Friday, December 9, 2022


RV Daily Tips Newsletter Issue 1116


June 10, 2019

Welcome to another edition of RV Travel’s Daily Tips newsletter. Here you’ll find helpful RV-related and small-space living tips from the pros, travel advice, a handy website of the day, our favorite RVing-related products and, of course, a good laugh. Thanks for joining us. We appreciate your readership.

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Cleaning your RV roof

RV owners should get their roofs cleaned at least twice a year to prevent damaging substances from getting too embedded and creating permanent stains. This also will help avoid mold and mildew that grow on organic matter attached to your roof. Especially if your RV is parked under trees for extended periods of time, your roof can be a ripe target for bird droppings, mulberry stains, tree sap, mold, mildew, fungus and the like. For your cleaning technique, we suggest cleaning one manageable area at a time, such as a 3′ x 3′ section.

First, rinse the area with a hose or a power washer with a wide pattern nozzle and let it drain. Then spray on the cleaner and scrub with a medium bristle brush. Then rinse and move on.

If you are on the roof doing this, start in one corner and then move sideways to the other side and then down and sideways again to the side where you started and so on, working backward to the other end of the RV. But be careful! Note that by working in such manageable areas, you can also handle the whole job from a ladder or scaffold without getting on the roof.

Lastly, if you have some stubborn stains, you can try mineral spirits, but with a BIG CAUTION: Do NOT use mineral spirits unless you carefully follow these directions. Mineral spirits is a petroleum distillate, and a rubber roof can react with swelling, deterioration and discoloring.
DIRECTIONS: NEVER pour the mineral spirits DIRECTLY ONTO THE ROOF! Always pour a SMALL amount on a soft cloth (less is best) and then use the cloth to scrub out the stain, using only as much as needed and wiping it up with another cloth when the stain is gone. —From Dicor Products

RV Electricity – This week’s J.A.M. (Just Ask Mike) Session:

What are AC and DC power?

Feel like there’s more to know about your RV’s battery? This helpful article from KOA tells you everything you need to know, including how to maintain your battery and extend its life.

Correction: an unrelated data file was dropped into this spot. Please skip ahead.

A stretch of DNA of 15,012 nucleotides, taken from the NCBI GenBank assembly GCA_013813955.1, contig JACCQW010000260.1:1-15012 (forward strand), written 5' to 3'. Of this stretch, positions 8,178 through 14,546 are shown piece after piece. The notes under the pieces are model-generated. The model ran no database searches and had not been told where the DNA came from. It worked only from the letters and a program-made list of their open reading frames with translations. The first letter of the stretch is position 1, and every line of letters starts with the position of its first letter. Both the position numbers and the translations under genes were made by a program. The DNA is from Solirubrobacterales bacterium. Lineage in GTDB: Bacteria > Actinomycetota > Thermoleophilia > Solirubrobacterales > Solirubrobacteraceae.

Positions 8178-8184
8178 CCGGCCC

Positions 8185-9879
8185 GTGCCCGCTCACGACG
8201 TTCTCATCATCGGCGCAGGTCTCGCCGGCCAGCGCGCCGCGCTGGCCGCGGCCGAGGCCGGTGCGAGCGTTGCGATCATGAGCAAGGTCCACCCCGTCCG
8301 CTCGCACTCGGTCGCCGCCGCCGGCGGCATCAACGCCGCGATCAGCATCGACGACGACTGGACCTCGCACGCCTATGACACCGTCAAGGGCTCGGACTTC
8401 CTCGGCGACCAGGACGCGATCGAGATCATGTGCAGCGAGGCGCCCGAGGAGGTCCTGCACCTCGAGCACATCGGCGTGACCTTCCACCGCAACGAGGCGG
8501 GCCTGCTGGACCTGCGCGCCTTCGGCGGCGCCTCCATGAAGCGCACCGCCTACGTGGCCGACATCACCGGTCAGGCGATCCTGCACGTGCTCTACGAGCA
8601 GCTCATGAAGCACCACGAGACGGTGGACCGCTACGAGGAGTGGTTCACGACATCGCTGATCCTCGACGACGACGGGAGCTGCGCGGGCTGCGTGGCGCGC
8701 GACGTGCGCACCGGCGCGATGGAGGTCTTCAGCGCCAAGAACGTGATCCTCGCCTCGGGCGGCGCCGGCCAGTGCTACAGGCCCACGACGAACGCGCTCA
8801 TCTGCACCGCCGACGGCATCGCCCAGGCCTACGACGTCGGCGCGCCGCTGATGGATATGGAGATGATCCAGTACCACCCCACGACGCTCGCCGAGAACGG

More help with floor vents

Jon Guenther responded to a recent tip that suggested putting tape over floor registers to keep undesirable objects out. “We have been adding screen material to our vents. We cut the screen material larger than the hole, screw down the vent and then trim away the access. It keeps out the things toddlers try to put down it, mice, and larger dirt particles. If the screen gets torn or dirty, we replace it.” The photo shows a new screen, partially installed. To complete the project, the screen will be trimmed down. Thanks Jon!

Tow rating – weakest link rule

Your tow vehicle may be rated to tow 7K pounds, but if the hitch receiver on the vehicle is rated at 5K pounds that is the most you can tow. Tip from Mark Polk, RV Education 101.

Do you have a tip? Send it to Russ (at)


It’s free! Here’s everything you can get for free today

Sure, there’s not a free 65-inch TV on this list, but there are some pretty neat free things to know about! Check it out and save yourself some money.

Check out the long list of great RVing-related websites from


Photo from the often hilarious The Camping Page on Facebook.

Did you miss the latest RV Travel Newsletter? If so, read it here.

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RV Daily Tips Staff

Editor and Publisher: Chuck Woodbury. Managing editor: Diane McGovern. Contributing writers: Russ De Maris, Bob Difley, Gary Bunzer, Roger Marble, Mike Sokol, Greg Illes, J.M. Montigel and Andrew Robinson. Advertising director: Emily Woodbury. Marketing director: Jessica Sarvis. Financial affairs director: Gail Meyring. IT wrangler: Kim Christiansen.

ADVERTISE on and/or in this newsletter. Contact Emily Woodbury at advertising(at)

Everything in this newsletter is true to the best of our knowledge. But we occasionally get something wrong. We’re just human! So don’t go spending $10,000 on something we said was good simply because we said so, or fixing something according to what we suggested (check with your own technician first). Maybe we made a mistake. Tips and/or comments in this newsletter are those of the authors and may not reflect the views of or this newsletter.

Mail us at 9792 Edmonds Way, #265, Edmonds, WA 98020.

This newsletter is copyright 2019 by

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3 years ago

I was told to use Dawn dish soap or wal mart with bleach laundry soap to clean the roof and camper. If the Dawn is good enough for wildlife cover in oil then it has to be good enough for the camper.

Becky Yu
3 years ago
Reply to  jillie

Dawn dish soap can leach the wax off the RV sides & cause more work having to re-wax & polish